The eBook and the iTune

How is an ebook like an iTune?

I asked my techno-savvy friends this questions recently and for the most part received blank stares.

The answer was obvious to me. They are both products of The Digital Revolution. Both of them have taken an analog “thing” and turned it into an instantly downloadable immediately gratifying product-of-your-choice. I want a single tune from a new CD. There’s the “i” and the “Tune” and it’s mine for 99¢. Same for an ebook only more money.

So ebooks have become the iTunes of the publishing world … and like iTunes the ebooks have quickly established a dominance in the marketplace that was totally unpredicted as little as three years ago.

Amazon predicts that it will sell more e-books than paperbacks by the end of next year, and that they will eclipse both paperback and hardcover sales combined shortly thereafter.

“I predict we will surpass paperback sales sometime in the next nine to 12 months. Sometime after that, we’ll surpass the combination of paperback and hardcover,” Amazon CEO Jeff Bezos told USA Today.

Kindle books have already eclipsed hardcover sales. Amazon recently said it sells 180 e-books for every 100 hardcovers, with the ratio constantly shifting in e-books’ favor. And that’s only on the Kindle. There are currently at least 5 ebook readers (not counting your PCs and other mobile computing devices) with more to come.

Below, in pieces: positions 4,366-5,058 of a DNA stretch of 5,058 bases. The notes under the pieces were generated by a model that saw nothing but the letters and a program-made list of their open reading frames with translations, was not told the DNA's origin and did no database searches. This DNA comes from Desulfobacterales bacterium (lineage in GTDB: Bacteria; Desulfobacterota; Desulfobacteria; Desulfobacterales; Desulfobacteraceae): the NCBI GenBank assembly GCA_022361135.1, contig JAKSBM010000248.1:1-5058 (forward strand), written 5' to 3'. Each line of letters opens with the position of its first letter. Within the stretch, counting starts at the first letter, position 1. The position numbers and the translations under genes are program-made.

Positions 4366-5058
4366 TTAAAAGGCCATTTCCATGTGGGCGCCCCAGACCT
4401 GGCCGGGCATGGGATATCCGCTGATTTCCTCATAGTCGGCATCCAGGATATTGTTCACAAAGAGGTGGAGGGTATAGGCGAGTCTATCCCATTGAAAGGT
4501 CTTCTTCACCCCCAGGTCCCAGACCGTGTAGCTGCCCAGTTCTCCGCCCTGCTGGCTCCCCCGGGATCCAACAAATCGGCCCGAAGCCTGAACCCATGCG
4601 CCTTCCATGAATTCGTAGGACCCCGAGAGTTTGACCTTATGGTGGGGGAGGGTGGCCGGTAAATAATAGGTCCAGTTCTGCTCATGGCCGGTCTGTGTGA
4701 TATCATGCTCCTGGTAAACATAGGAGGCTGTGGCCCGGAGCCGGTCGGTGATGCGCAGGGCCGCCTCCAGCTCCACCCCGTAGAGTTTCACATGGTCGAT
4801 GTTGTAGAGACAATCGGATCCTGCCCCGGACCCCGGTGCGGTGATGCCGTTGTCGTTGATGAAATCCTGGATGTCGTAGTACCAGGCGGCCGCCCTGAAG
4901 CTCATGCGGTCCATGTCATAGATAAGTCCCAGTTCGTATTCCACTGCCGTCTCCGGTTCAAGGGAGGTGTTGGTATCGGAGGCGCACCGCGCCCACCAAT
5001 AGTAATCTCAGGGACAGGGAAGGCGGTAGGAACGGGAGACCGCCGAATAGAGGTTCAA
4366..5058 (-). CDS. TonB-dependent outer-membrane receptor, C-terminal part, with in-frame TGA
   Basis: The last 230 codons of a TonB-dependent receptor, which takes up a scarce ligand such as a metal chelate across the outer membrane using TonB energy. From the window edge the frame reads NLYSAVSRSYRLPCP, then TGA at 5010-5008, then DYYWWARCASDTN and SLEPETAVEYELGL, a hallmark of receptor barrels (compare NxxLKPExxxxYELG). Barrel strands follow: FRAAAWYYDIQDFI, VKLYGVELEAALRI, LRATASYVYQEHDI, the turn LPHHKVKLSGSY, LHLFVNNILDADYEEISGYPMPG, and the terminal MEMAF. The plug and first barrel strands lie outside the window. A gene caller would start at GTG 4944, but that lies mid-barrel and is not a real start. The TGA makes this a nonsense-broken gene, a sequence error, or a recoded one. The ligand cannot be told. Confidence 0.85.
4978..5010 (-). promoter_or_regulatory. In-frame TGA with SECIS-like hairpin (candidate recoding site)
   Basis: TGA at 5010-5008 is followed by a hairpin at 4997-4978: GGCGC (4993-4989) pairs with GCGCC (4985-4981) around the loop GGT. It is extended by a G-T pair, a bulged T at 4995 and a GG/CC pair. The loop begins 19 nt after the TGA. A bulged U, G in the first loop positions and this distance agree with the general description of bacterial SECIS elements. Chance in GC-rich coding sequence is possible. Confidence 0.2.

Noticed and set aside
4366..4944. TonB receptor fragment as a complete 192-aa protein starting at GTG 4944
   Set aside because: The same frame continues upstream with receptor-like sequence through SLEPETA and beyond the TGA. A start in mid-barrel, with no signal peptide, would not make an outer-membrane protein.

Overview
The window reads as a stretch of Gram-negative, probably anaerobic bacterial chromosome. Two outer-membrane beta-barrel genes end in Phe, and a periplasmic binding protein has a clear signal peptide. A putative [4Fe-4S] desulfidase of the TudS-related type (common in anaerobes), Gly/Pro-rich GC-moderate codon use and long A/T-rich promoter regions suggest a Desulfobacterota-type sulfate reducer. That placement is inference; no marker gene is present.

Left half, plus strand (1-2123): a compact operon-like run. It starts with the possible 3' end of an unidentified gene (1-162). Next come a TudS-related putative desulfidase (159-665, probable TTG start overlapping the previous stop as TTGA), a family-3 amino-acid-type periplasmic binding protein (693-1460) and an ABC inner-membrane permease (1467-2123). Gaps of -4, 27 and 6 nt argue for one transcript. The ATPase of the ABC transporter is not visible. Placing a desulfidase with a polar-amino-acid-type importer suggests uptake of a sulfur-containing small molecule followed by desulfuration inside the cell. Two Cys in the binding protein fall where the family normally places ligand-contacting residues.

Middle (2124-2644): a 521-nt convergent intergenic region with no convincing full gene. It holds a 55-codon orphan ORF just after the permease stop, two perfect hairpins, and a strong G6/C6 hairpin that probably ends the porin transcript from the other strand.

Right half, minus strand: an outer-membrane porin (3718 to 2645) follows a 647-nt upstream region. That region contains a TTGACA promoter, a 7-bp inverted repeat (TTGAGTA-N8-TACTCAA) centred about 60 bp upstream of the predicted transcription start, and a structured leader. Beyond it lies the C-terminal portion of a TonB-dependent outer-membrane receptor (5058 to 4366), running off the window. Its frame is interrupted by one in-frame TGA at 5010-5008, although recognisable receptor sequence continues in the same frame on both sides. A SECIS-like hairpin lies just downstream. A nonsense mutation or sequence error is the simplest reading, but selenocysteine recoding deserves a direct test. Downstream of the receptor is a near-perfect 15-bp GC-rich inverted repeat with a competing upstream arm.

Many readers still favor the good old printed book. In a recent poll, most Mashable readers cited a preference for physical books over e-books. However, with the e-reader cum tablet battle heating up – the iPad is selling so amazingly well that Amazon recently launched a new version of the Kindle for the iPad – paperbacks and hardcovers may soon become an artifact of the analog world.

The analog was inherently isolating and we needed to create environments, for example schools, where text could be shared and discussed. The digital model is basically social and enables connections and conversations. I predict that it’s only a matter of time before the ebook finds a social connection like Ping for iTunes.

There’s already been an interesting experiment that I just finished … reading? linking from? booting up?

It’s from author Nick Bilton’s new book, “I Live in the Future and Here’s How it Works.”. One of the key points of the book is what Bilton calls “Me Economics”, what I have been referring to as “meconomics”. It explains an increasing consumer trend in which the buyer will increasingly seek out products and services that have personal relevance, and provide highly engaging personal experiences. Products and services in the Digital Revolution are all about 1:1 customization and personalization.

As the music industry and now the book publishing industry are learning, they need to adopt and adapt in order to survive and then thrive. My tunes, iTunes. Me book, ebook. Get it?

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